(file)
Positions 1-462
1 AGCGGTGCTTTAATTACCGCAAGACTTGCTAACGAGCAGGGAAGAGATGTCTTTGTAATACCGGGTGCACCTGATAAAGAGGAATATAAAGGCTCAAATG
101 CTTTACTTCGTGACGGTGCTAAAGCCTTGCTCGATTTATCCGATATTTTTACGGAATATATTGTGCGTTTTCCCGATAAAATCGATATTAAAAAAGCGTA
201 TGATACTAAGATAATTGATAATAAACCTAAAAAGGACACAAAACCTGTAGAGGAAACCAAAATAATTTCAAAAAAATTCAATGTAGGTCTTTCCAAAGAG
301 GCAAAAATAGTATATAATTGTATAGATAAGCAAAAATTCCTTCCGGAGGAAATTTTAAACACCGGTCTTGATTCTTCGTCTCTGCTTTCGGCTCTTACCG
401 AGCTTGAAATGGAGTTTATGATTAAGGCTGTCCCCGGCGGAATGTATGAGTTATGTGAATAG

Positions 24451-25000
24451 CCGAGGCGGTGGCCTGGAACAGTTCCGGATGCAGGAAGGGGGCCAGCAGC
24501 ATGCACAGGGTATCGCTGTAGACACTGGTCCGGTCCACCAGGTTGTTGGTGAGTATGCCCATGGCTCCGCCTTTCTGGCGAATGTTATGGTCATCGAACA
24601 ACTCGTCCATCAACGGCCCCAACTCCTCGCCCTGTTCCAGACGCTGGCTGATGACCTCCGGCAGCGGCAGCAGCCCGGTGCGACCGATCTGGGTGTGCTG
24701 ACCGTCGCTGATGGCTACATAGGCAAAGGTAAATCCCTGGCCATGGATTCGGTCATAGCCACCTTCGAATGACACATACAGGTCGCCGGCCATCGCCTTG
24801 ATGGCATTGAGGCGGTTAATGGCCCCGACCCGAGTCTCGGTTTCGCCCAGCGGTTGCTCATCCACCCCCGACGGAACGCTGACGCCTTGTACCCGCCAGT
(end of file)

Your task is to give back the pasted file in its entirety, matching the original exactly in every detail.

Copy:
Positions 1-462
1 AGCGGTGCTTTAATTACCGCAAGACTTGCTAACGAGCAGGGAAGAGATGTCTTTGTAATACCGGGTGCACCTGATAAAGAGGAATATAAAGGCTCAAATG
101 CTTTACTTCGTGACGGTGCTAAAGCCTTGCTCGATTTATCCGATATTTTTACGGAATATATTGTGCGTTTTCCCGATAAAATCGATATTAAAAAAGCGTA
201 TGATACTAAGATAATTGATAATAAACCTAAAAAGGACACAAAACCTGTAGAGGAAACCAAAATAATTTCAAAAAAATTCAATGTAGGTCTTTCCAAAGAG
301 GCAAAAATAGTATATAATTGTATAGATAAGCAAAAATTCCTTCCGGAGGAAATTTTAAACACCGGTCTTGATTCTTCGTCTCTGCTTTCGGCTCTTACCG
401 AGCTTGAAATGGAGTTTATGATTAAGGCTGTCCCCGGCGGAATGTATGAGTTATGTGAATAG

Positions 24451-25000
24451 CCGAGGCGGTGGCCTGGAACAGTTCCGGATGCAGGAAGGGGGCCAGCAGC
24501 ATGCACAGGGTATCGCTGTAGACACTGGTCCGGTCCACCAGGTTGTTGGTGAGTATGCCCATGGCTCCGCCTTTCTGGCGAATGTTATGGTCATCGAACA
24601 ACTCGTCCATCAACGGCCCCAACTCCTCGCCCTGTTCCAGACGCTGGCTGATGACCTCCGGCAGCGGCAGCAGCCCGGTGCGACCGATCTGGGTGTGCTG
24701 ACCGTCGCTGATGGCTACATAGGCAAAGGTAAATCCCTGGCCATGGATTCGGTCATAGCCACCTTCGAATGACACATACAGGTCGCCGGCCATCGCCTTG
24801 ATGGCATTGAGGCGGTTAATGGCCCCGACCCGAGTCTCGGTTTCGCCCAGCGGTTGCTCATCCACCCCCGACGGAACGCTGACGCCTTGTACCCGCCAGT